Scientists are collecting samples from the ocean floor off the coast of Greece in hopes of predicting future volcanic activity. Among the team will be volcanologist Susan DeBari, a geology professor at Western Washington University.
“I feel really lucky to be here,” DeBari said in a Zoom interview.
The Joint Oceanographic Institutions for Deep Earth Sampling (JOIDES) Resolution sits idle at a dock in December 2022. The research vessel is owned by Siem Offshore, a Norwegian company, that maintains, sails and provides staff to operate the drill. (Photo courtesy of Sara Whitlock, IDOP JRSO)
The expedition’s goal is to learn about the volcanic field’s eruption history by collecting samples from the ocean floor surrounding the islands, according to a media release from the International Ocean Discovery Program. These samples will “provide a rich record of volcanic activity much older than that known on land, extending the knowledge of eruptive history back 3 million years or more.”
Information about past eruptions helps scientists assess the risks of future events such as earthquakes, submarine eruptions and tsunamis, according to the release.
DeBari knew she wanted to apply for the expedition when she saw the goals for the research.
“It’s a little hard to get that full story from just looking at what the eruptions have left on land,” Debari said. “Really, the ocean floor is the best recorder of all these eruptions.”
While on the mission, DeBari will be analyzing minerals within eruptive products gathered through the drilling. “When you analyze those crystals, you can dig back down through the layers and tell a story from there,” DeBari said. She likened her work to analyzing tree rings to learn more about the history of magma.
It's the same kind of work DeBari's group at Western works on at Mount Baker, where they're trying to gain a better understanding of previous eruptions to help us know what could potentially happen in the future.
"Volcanoes don't wake up one day and decide to have any old kind of eruption. Usually, whatever they've done in the past, that's what they'll do again in the future,” DeBari said.
The expedition began in December 2022 and will end in February 2023. There are 117 people aboard the Joint Oceanographic Institutions for Deep Earth Sampling (JOIDES) Resolution research vessel, including 66 crew members and 51 members of the science party. The science party consists of 20 technical staff, who run the labs, and 31 scientists, whose research is related to the trip.
The three islands within the volcanic field of the expedition are Santorini, Christiana and Kolumbo, located in the South Aegean Sea. These islands are home to a year-round population and, according to the program's release, more than 2 million visitors a year.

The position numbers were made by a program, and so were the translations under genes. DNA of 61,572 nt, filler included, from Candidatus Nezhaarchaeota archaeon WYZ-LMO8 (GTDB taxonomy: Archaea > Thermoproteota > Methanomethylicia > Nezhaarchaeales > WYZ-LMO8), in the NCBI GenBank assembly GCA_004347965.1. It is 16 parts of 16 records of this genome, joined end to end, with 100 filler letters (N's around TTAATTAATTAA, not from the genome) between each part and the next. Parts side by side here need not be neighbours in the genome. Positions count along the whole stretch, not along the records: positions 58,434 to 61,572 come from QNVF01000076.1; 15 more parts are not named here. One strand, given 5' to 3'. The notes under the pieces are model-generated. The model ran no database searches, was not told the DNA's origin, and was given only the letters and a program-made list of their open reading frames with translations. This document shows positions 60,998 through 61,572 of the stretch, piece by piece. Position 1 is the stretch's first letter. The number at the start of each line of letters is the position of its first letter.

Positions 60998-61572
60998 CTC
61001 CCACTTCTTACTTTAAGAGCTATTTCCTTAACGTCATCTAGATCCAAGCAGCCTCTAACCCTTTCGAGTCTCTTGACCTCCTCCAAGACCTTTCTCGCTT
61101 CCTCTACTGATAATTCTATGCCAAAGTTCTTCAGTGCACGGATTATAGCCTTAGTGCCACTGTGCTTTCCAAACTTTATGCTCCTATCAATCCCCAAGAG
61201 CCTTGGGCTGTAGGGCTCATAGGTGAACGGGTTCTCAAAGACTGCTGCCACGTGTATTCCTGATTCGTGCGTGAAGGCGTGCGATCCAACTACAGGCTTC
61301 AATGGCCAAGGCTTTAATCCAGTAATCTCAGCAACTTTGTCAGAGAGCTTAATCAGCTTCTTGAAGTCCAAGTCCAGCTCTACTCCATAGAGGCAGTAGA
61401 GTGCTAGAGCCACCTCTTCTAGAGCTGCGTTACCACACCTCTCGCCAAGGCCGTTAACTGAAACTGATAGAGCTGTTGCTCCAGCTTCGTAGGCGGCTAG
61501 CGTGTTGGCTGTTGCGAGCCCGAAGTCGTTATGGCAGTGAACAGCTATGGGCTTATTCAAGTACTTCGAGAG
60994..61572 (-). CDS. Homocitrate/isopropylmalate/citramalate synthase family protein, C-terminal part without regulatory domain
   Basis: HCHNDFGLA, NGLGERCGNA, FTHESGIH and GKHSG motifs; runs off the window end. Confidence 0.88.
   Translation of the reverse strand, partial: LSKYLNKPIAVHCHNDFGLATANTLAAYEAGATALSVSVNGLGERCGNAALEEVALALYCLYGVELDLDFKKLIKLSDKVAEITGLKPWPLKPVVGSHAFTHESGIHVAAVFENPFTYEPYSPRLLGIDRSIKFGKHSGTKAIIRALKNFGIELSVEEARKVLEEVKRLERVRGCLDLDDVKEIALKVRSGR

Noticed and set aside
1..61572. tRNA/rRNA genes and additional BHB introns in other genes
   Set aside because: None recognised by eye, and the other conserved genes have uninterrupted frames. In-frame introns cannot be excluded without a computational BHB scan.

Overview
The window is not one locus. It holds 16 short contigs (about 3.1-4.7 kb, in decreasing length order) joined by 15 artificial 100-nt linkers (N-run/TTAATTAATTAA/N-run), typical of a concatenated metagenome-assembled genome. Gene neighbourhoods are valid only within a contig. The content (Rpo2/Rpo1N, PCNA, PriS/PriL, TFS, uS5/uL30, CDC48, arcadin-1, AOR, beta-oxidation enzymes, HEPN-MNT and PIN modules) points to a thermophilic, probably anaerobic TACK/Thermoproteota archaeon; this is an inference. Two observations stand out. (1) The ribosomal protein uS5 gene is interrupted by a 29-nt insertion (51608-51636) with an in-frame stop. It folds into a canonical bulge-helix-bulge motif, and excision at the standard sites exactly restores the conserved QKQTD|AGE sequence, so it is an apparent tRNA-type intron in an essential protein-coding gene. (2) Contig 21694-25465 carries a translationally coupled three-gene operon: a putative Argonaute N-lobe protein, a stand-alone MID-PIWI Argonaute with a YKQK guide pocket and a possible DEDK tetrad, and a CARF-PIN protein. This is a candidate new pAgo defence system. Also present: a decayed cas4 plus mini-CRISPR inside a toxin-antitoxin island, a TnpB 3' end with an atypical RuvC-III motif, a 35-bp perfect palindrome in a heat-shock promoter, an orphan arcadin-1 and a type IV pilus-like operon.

Erick Bravo, an imaging specialist, holds a core sample collected by the Joint Oceanographic Institutions for Deep Earth Sampling (JOIDES) Resolution research vessel from a drilling site around the Hellenic Arc Volcanic Field. (Photo courtesy of Sara Whitlock, IDOP JRSO)
The research vessel is a drillship set up with a coring device, one of just two scientific ocean drilling ships in the world, according to the JOIDES Resolution website. It drills into the ocean floor and brings up samples every 10 meters. DeBari used the analogy of sticking a straw into a layer cake to describe the process. The vessel then pulls the layers to the surface for study.
The JOIDES Resolution, which is part of the International Ocean Discovery Program and the U.S. Science Support Program, has previously completed 187 expeditions since the International Ocean Discovery Program began using it in 1985, according to the expedition statistics.
The expedition also has paleontologists on board to study fossils in the unearthed sediment, which helps them determine how far back the samples are from. DeBari said the current samples are from around 3 million years ago.
According to its website, the International Ocean Discovery Program is a marine research collaboration that explores Earth’s history using ocean-going research platforms to recover data recorded in the seafloor. The program receives funding from more than 20 countries including Australia, Canada, China, Japan, India, the United Kingdom, the United States and 13 other European countries.
DeBari said there are scientists from most of these countries on the expedition who work together every day.
A decoration hangs from an otherwise impersonal sleeping quarter on the Joint Oceanographic Institutions for Deep Earth Sampling (JOIDES) Resolution. The crew of the ship will stay on board for a full two months, from December 2022 to February 2023. (Photo courtesy of Sara Whitlock, IDOP JRSO)
“We work very closely together and it's amazing how scientific collaborations develop,” she said. The ages of the scientists also vary, with Ph.D students in their 20s to experts who have been working in their fields for decades.